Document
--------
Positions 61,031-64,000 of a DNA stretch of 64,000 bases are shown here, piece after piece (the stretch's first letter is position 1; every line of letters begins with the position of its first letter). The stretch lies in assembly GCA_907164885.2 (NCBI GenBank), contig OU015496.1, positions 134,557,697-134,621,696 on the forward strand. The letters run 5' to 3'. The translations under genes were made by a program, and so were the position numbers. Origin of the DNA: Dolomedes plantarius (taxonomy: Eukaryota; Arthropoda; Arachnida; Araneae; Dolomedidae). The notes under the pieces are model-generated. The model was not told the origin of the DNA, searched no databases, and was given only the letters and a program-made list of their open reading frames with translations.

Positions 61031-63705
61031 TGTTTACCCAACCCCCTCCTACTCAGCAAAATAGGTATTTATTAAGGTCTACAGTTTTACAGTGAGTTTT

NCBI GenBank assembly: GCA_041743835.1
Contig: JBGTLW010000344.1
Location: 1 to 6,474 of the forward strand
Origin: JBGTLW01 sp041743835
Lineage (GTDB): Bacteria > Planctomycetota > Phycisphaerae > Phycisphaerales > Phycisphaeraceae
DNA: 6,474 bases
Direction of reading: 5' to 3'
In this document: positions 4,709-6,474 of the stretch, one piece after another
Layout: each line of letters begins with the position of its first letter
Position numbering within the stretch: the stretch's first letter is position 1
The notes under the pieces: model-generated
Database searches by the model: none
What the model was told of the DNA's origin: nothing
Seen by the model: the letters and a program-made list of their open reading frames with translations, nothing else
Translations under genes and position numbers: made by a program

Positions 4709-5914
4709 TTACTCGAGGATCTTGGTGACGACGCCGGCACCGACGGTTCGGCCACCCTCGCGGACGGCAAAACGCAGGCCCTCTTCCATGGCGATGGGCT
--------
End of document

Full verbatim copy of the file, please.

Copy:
Positions 61,031-64,000 of a DNA stretch of 64,000 bases are shown here, piece after piece (the stretch's first letter is position 1; every line of letters begins with the position of its first letter). The stretch lies in assembly GCA_907164885.2 (NCBI GenBank), contig OU015496.1, positions 134,557,697-134,621,696 on the forward strand. The letters run 5' to 3'. The translations under genes were made by a program, and so were the position numbers. Origin of the DNA: Dolomedes plantarius (taxonomy: Eukaryota; Arthropoda; Arachnida; Araneae; Dolomedidae). The notes under the pieces are model-generated. The model was not told the origin of the DNA, searched no databases, and was given only the letters and a program-made list of their open reading frames with translations.

Positions 61031-63705
61031 TGTTTACCCAACCCCCTCCTACTCAGCAAAATAGGTATTTATTAAGGTCTACAGTTTTACAGTGAGTTTT

NCBI GenBank assembly: GCA_041743835.1
Contig: JBGTLW010000344.1
Location: 1 to 6,474 of the forward strand
Origin: JBGTLW01 sp041743835
Lineage (GTDB): Bacteria > Planctomycetota > Phycisphaerae > Phycisphaerales > Phycisphaeraceae
DNA: 6,474 bases
Direction of reading: 5' to 3'
In this document: positions 4,709-6,474 of the stretch, one piece after another
Layout: each line of letters begins with the position of its first letter
Position numbering within the stretch: the stretch's first letter is position 1
The notes under the pieces: model-generated
Database searches by the model: none
What the model was told of the DNA's origin: nothing
Seen by the model: the letters and a program-made list of their open reading frames with translations, nothing else
Translations under genes and position numbers: made by a program

Positions 4709-5914
4709 TTACTCGAGGATCTTGGTGACGACGCCGGCACCGACGGTTCGGCCACCCTCGCGGACGGCAAAACGCAGGCCCTCTTCCATGGCGATGGGCT